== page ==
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Should you buy an Amazon Echo?

By Martin Pratt

The Amazon Echo is a speaker and a smart hub rolled into one. But is it a match for dedicated hubs, such as the Samsung SmartThings?

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Of all the smart hubs on the market today, the Amazon Echo is perhaps the most well known. If you’ve seen the adverts then you’ll know that it’s a speaker with a voice-activated assistant built in.

The assistant, known as Alexa, can tell you everything from what the weather will be like to how bad the traffic is on your route to work. But that’s not the end of the Amazon Echo’s talents – you can also ask Alexa to control smart devices around your home.

Watch our video below to see how well the Amazon Echo understands international accents versus the Google Home.

Is voice the best way to interact with your smart home? Find out in our Amazon Echo review.

How does the Amazon Echo differ from other smart hubs?

The smart hub functionality of the Echo isn’t its most publicised feature, but that doesn’t mean that it’s half-baked. Just like with the Samsung hub and the Swann hub, you’ll be able to control a range of internet-connected devices. But rather than using a smartphone app you’ll be using your voice instead.

Simply say ‘Alexa’ in the vicinity of an Echo and it will start listening. This is enough for most simple commands such as ‘Alexa, play songs by The Rolling Stones’ or ‘Alexa, set a 30-minute timer’. However, the possible uses of an Echo expand significantly thanks to ‘skills’.

Skills are like apps for the Echo. Heading to the skill store on the Alexa smartphone app will let you download and enable the skills that let you control your smart home devices. If you enable the Philips Hue skill, you will be able to control your light bulbs with voice commands such as, ‘Alexa, dim the living room lights’.

All the available skills are free to download, but that doesn’t mean they’re all worth having. For every useful smart-home control skill there’s another that’s less so, such as the skill that asks Alexa to tell you how cool you are. Still, they are all free so maybe there’s no harm in getting Alexa to boost your self-esteem.  

Other smart hubs would require you to use their own dedicated smart-hub app to control your smart devices.

Amazon echo test results

Amazon Echo Plus

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Amazon has split its new Echo smart hub into two versions, giving us the Echo (2nd generation) and the Echo Plus. The Echo Plus looks more akin to the original Echo, but Amazon claims it has improved speakers and added technology to make it easier to connect up smart home gadgets. Log in or sign up to see if it's worth the extra cash.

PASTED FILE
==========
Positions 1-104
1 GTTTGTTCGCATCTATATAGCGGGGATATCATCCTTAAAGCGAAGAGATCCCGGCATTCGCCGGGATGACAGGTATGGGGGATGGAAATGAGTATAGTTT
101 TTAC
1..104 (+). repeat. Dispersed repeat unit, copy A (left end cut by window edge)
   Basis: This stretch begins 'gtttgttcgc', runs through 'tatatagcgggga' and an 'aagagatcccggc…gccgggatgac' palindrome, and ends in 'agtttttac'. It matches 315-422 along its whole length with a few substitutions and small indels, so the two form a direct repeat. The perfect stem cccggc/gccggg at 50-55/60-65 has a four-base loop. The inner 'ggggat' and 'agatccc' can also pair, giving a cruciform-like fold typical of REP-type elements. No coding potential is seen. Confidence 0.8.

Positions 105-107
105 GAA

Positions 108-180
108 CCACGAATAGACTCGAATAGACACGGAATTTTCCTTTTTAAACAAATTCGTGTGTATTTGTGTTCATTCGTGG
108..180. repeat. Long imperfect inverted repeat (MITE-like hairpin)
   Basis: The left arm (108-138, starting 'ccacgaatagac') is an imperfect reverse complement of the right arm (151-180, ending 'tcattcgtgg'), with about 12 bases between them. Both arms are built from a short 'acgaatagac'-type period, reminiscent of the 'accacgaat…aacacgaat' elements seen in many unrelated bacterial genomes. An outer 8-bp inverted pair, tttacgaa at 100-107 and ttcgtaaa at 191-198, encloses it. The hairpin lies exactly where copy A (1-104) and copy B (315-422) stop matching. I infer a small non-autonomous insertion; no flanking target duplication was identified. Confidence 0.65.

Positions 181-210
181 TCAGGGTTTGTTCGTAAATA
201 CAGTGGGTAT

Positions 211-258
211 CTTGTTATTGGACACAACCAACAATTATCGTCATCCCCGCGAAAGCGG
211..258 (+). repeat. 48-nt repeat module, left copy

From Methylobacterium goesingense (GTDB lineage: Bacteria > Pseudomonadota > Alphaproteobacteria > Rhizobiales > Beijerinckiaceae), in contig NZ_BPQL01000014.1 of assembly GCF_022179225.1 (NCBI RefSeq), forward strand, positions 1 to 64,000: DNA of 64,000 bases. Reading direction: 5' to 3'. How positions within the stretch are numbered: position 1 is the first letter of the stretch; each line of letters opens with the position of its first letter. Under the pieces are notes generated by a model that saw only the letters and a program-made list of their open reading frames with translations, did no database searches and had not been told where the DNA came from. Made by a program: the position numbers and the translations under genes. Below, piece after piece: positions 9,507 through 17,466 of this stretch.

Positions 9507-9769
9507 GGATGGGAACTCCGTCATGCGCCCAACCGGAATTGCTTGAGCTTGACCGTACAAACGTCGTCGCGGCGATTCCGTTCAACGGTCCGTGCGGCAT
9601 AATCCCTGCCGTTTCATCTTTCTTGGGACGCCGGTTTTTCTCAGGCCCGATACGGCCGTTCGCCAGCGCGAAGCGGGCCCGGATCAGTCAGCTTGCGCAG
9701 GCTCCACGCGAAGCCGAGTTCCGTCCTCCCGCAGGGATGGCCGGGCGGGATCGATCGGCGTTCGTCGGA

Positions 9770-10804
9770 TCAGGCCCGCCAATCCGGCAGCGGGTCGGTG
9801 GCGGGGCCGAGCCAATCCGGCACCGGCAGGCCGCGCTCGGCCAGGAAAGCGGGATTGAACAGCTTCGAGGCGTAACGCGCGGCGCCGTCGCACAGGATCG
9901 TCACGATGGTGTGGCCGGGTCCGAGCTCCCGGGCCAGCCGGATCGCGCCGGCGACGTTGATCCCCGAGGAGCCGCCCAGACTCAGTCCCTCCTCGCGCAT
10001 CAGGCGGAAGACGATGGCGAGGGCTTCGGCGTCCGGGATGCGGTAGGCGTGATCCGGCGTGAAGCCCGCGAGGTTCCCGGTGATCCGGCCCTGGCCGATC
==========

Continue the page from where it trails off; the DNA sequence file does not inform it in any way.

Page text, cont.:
Amazon Echo (2nd generation)

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As a hybrid of music speaker, smart home hub and Alexa voice-activated home assistant, the Amazon Echo was a truly unique product when it first came out and it went on to sell by the bucket-load. The second generation model is claimed to be an improvement, but can Amazon stay ahead of the smart hub pack?

What are the drawbacks of the Amazon Echo?

Using your voice to control your smart home is intuitive and, thanks to excellent voice recognition, a joy to do. But it’s not without its drawbacks. If you are out of earshot of the device then it won’t pick up your commands. Whether the Echo can hear you or not will depend on how much background noise there is and how loud you are, but if you aren't in the same room then don't expect to be heard. 

Amazon has a remote that you can speak into if you are too far from your Echo to be heard, but this is no good if you are out of the house.

What's the difference between the Echo and Echo Dot?

The Echo Dot may be a fraction of the size of the Echo, but the differences between the two are even smaller. In terms of their use as a smart hub and voice-controlled assistant, both the Echo and the Dot are identical.

The main difference is in the speaker. The full-size Echo is designed to be a Bluetooth speaker in its own right. The Echo Dot, on the other hand, is for people who want to use an Echo with their existing speakers or hi-fi. The Echo Dot still has a speaker inside, but we wouldn’t recommend playing music through it. It’s really only supposed to relay Alexa’s responses.

You can find out what we thought of the Echo’s sound quality in our Amazon Echo speaker review.

The Dot can connect to your existing speakers via Bluetooth or by using a 3.5mm cable. Then any music or vocal responses will come through your superior-sounding speaker. It’s worth noting that the Echo and the Dot have the same physical buttons – volume control, mute and one to get Alexa listening without saying her name.

What's the Amazon Echo compatible with?

Unlike many smart hubs, the Amazon Echo doesn’t come with any devices. In fact, Amazon doesn’t make any smart-home devices, such as security cameras and motion sensors. Any extra connected tech you want to add to your Alexa-controlled home will need to come from other companies.

Looking through the skills store shows that Alexa is compatible with some of the most popular smart devices. Samsung smart products, Philips Hue light bulbs, D-Link smart plugs and Hive thermostats can all be controlled with an Echo.

You can find a full list of all the Echo’s compatible devices in our full Amazon Echo review.


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